Apathy and Amnesia

I recently had the honor of welcoming home a group of soldiers returning from a combat deployment. I stood at the bottom of the stairs of their transport aircraft shaking hands with a cadre of tired men who had been gone for nearly 9 months. There were no days off for them, no long weekends, just hard dangerous work every day. Their eyes spoke volumes, weariness, relief and many other emotions. Also along with us were several Vietnam vetereans that come to greet every single flight that returns. They simply offer a quiet thank you.
Before our guys landed I spoke with some of those older vets and they told stories of how they came home back in 69 and 72. As you might imagine their story was much different than today. They came home to vitriolic abuse, people protesting and spitting on them. Shame on us as a nation. 
In recent days you may have read of budget cuts for military retirees and I'm afraid that this is just the beginning. Then this morning I see the headline below that incr…

Born to hunt!

I had the real privilege this past weekend of going on my first pheasant hunt with a couple of soldiers from here at FT Carson at a preserve called Rocky Mountain Roosters. It's out in the prairie an hour northeast of Colorado Springs. 
I've been deer hunting for years and done a lot of dove hunting back in NC, but this was a totally different animal if you'll excuse the pun.  I was blessed with some descent shots and brought home enough meat for a great meal.  But the most amazing thing about the hunt wasn't the shooting or even the eating, it was the dog. 
Our guide Tony, had the most amazing Llewellen Setter. The Llewellen is a hybrid of the English setter or so I'm told because I'm no dog expert. But this dog, I've always loved dogs, was something special. Her name was Nandi. When she jumped out of her cage and stretched a little, I thought that she didn't really look all that like a great hunter. But, I was sorely mistaken.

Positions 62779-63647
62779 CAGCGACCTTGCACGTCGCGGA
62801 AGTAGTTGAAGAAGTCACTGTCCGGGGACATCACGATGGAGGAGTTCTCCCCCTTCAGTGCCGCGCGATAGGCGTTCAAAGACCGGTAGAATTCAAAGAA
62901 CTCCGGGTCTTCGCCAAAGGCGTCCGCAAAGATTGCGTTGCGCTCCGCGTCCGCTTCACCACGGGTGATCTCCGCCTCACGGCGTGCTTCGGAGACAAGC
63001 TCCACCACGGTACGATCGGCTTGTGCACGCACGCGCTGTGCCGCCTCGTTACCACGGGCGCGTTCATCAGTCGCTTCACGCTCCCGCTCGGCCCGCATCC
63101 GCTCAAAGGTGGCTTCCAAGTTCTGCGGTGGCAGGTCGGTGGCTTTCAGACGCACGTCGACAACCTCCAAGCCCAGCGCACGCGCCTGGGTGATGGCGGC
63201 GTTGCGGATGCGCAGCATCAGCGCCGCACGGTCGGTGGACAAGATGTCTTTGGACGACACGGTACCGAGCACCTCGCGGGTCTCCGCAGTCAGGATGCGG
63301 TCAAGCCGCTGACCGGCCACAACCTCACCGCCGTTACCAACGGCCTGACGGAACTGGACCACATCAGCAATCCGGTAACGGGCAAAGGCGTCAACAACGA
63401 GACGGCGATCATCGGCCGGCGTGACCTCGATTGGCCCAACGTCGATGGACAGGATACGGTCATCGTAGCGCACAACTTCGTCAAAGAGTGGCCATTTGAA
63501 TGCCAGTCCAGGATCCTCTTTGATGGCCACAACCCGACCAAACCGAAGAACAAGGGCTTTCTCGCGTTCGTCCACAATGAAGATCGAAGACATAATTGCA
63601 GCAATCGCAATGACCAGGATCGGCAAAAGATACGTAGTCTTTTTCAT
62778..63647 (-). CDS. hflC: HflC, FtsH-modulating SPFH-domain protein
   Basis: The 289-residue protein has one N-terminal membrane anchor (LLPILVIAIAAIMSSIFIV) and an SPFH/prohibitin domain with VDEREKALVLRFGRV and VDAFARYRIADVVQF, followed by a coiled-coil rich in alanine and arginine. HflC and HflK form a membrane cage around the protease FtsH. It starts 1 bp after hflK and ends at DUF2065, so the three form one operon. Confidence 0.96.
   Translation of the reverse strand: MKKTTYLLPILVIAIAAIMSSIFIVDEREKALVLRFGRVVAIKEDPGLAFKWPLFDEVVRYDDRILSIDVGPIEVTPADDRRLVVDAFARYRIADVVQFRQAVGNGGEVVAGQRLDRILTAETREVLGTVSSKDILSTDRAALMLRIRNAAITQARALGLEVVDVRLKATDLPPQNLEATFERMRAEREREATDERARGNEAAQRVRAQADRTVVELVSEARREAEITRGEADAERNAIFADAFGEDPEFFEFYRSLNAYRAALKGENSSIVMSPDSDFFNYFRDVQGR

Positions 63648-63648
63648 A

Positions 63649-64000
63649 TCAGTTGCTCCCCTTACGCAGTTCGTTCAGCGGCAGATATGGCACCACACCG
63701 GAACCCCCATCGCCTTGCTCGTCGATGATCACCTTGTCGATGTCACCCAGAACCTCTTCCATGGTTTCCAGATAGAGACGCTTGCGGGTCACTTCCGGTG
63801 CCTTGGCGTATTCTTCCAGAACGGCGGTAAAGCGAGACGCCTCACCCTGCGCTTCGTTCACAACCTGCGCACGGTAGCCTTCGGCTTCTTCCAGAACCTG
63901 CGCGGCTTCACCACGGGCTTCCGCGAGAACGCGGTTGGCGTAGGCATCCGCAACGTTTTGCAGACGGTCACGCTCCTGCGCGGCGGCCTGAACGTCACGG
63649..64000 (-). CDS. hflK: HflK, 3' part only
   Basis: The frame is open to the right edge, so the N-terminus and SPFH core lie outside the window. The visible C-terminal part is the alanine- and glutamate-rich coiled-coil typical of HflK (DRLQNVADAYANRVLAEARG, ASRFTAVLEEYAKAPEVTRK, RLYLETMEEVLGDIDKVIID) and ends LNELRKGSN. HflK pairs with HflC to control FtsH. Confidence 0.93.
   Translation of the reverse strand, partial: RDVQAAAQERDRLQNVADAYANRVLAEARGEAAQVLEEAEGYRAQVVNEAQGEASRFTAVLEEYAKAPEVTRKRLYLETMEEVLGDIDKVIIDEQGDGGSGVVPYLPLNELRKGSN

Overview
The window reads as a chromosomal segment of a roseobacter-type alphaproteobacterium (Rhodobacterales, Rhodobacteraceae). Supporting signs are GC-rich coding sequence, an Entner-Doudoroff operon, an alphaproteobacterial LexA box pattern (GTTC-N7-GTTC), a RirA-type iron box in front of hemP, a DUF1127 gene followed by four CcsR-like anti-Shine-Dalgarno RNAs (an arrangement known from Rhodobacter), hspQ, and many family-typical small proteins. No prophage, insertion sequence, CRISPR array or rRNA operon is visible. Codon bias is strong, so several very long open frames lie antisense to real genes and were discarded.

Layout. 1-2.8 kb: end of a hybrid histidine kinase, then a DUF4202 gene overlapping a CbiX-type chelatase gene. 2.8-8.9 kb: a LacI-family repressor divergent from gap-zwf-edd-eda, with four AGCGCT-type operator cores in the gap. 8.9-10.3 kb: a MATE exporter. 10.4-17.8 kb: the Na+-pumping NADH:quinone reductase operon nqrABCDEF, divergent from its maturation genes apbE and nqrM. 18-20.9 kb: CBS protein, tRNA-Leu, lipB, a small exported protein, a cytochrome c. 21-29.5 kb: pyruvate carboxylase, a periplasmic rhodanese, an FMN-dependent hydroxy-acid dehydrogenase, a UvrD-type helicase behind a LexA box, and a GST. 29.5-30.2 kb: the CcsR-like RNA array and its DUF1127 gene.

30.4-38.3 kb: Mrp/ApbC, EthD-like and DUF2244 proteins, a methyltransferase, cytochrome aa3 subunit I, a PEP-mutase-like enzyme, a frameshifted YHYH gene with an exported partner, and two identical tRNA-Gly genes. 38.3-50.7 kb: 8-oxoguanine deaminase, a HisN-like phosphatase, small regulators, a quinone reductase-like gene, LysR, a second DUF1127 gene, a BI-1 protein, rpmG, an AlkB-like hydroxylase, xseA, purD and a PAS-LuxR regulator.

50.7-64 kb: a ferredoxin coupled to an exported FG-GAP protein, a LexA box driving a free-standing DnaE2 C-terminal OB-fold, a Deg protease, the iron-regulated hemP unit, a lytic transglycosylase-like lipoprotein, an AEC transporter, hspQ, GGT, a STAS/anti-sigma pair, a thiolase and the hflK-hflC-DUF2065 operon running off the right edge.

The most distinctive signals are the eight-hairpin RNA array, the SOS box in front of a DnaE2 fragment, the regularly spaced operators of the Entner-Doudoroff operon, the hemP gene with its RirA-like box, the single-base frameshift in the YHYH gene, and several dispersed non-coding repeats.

That dog lit out like she wa…

Dude, where have you been?

By all accounts I have dropped the ball. It has been some 14 months since I last posted on this blog. I went back through the whole thing today and ran across so many memories and things recorded that a push of motivation welled up in me to jot some things down. I'm writing from Colorado Springs where I'm serving for the next few weeks here at FT Carson. This in an amazing part of our country with the front range of the Rockies jutting up out of the plains. Pikes Peak towers high above this town and is breathtaking to view especially in the mornings. Today the winds rose up and blew tumble weeds across the prairie as I watched from my office window. I'd never seen tumble weeds before. I guess you really do get to see something new everyday if you are looking.
The picture below is from an overlook above the Garden of the Gods with Pikes in the background. It was about 4 degrees when I took this last Sunday. Sometimes I find it difficult to drive here because I'm always l…